Collections of EPs don’t always make for the most satisfying dish when they’re mashed together into a full-length. Considering one of the EPs compiled here by Portland, Oregon’s premier psych-rockers Grails was actually released before their last proper album, while the tracks on volume 6 have never even seen the light of day, you’d be forgiven for not having high hopes for this release. Or at least, you’d be forgiven if it wasn’t Grails.
While its format means that it doesn’t take you on the kaleidoscopic yet coherent voyage that, say, Burning Off Impurities or Take Refuge In Clean Living embarked upon, there’s still plenty to get your teeth stuck into. Although they’re likely to simply get stuck in the viscous slurry of opening track ‘I Want A New Drug’, a dark bastardisation of ‘Nobody Knows The Trouble I’ve Seen’. Apparently Grails’ ideal new drug would be a syringe full of melted down gospel records. Whatever floats your boat, guys.
What floats our boat is ‘Self-Hypnosis’; the song rather than the act, although it’d probably be an effective musical catalyst for anyone planning to experiment with mirrors and pendulums. The main riff would make an excellently swaggering walk-on track for a boxer who’s just mysteriously emerged from the desert, although on the flip-side any boxer who chose this as their walk-on music would presumably be so stoned that a knockout after 30 seconds would be a distinct possibility. In which the case the dusty, drifting last few minutes of the track would be the sound of a blissfully pulverised brain slowly switching off.
The first previously unreleased track, ‘Invitation To Ruin’, is one of their most interesting creations in an age, simply because it doesn’t sound like Grails in the slightest (it’s more akin to drummer Emil Amos’ Lilacs & Champagne side-project). The busted tape guitar lines sound even more warped and shadowy than those on Bibio’s Handcranked album, while the beat wouldn’t sound out of place on Jeremiah Jae & Oliver the 2nd’s western themed Rawhyde mixtape. It’s a woozy, faded delight.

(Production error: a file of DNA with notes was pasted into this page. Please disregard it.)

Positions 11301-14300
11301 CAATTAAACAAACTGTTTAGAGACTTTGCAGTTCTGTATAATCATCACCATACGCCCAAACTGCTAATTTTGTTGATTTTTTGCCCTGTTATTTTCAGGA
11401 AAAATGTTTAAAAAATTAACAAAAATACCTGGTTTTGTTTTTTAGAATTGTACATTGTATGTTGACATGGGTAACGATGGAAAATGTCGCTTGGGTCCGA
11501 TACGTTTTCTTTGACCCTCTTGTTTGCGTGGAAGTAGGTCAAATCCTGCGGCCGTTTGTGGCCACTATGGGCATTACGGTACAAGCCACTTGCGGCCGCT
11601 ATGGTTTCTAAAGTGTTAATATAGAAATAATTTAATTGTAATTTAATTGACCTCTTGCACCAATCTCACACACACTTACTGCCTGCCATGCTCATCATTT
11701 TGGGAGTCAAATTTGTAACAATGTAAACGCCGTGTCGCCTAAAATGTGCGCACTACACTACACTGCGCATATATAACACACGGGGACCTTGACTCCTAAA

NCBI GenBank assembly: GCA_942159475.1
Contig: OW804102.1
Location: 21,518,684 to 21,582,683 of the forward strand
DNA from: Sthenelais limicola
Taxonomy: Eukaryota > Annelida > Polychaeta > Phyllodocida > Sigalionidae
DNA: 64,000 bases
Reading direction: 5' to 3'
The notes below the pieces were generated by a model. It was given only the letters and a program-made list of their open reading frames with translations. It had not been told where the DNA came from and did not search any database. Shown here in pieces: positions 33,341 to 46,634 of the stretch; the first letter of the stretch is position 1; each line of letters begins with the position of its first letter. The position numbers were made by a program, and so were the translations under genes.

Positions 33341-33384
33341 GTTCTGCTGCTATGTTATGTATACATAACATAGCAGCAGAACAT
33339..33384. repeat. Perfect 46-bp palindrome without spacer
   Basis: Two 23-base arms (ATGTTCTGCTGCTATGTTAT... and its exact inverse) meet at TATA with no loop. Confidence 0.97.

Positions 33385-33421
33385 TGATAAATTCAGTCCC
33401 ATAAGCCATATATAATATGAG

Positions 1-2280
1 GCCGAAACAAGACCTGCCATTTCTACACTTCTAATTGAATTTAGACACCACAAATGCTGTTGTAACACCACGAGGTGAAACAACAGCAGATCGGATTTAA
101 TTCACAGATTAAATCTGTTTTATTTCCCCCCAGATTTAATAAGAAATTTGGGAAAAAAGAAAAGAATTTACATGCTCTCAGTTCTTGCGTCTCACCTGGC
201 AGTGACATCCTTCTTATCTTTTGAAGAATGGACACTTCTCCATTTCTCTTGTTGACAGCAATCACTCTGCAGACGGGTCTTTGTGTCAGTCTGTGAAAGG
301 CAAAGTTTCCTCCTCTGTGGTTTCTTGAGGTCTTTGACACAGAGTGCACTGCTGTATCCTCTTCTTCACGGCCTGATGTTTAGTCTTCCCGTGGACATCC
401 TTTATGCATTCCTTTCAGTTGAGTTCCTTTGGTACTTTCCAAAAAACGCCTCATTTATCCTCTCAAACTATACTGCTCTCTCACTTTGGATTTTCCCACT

Going straight from that into the stoner rock of ‘Wake Up Drill’ naturally feels a little bit jarring, not least due to a mighty riff that grabs you by the shoulders and shakes you so hard spit starts flying out of your mouth. Then all of a sudden everything floats down; falling feathers inter-cut with slide guitars, almost falling into William Sheller’s ‘Introit’ at times but instead being carried somewhere else entirely. Mmmmm.
Yet while some songs here take you into uncharted territory, ‘Up All Night’ and ‘Pale Purple Blues’ feel more like endlessly circumnavigating Spaghetti Junction. Sure it’s all very impressive in terms of technical engineering, but eventually you realise you’re staring out the window at the same things again and again. Fortunately, by the time you reach ‘Chariots’ you’ve left the junction far behind and are revelling in refreshing isolation on an empty road, most likely in some sort of horse-drawn wagon.
‘A Mansion Has Many Rooms’ feels even more like a western soundtrack, a heroic final theme tinged with sadness. The great thing about Grails at their best is that, while so many similar bands rely almost wholly on atmosphere, sonics and stamina, they have the songwriting chops to throw in an amazing chord sequence every now and again too, and this is a good example of that. Unfortunately, ‘Corridors Of Power III’ is the other side of that coin. Expansive, yes, but meandering. Atmospheric, yes, but hiding a hollow centre.
The record is wrapped up by the arid apocalyptic folk of ‘Ice Station Zebra’ and ‘Penalty Box’, with the latter’s super-SloMo beat overlayed with an assortment of whirrs, drones, sweeps, blasts and chimes. Basically it sounds like the rest of the record being slowly crushed.
As it is, it doesn’t need crushing, just filtering. There are no problems with the musicianship; Emil Amos’ drumming is perfectly measured throughout (not surprising for someone who also picks up sticks for drone kings OM), Alex Hall’s guitar playing ranges from delicate to monolithic, while pianist Bill Slater takes centre stage on the melancholic ‘Up All Night’. Yet there’s the nagging suspicion that they might have been better off just taking the best from each Black Tar Prophecy volume and making an excellent album, rather than chucking everything on and making an overloaded one. Does using a bunch of new tracks here indicate, perhaps, that they’re saving even better material for their next proper album? That’s a prophecy we’ll be hoping comes true…
By Kier Wiater Carnihan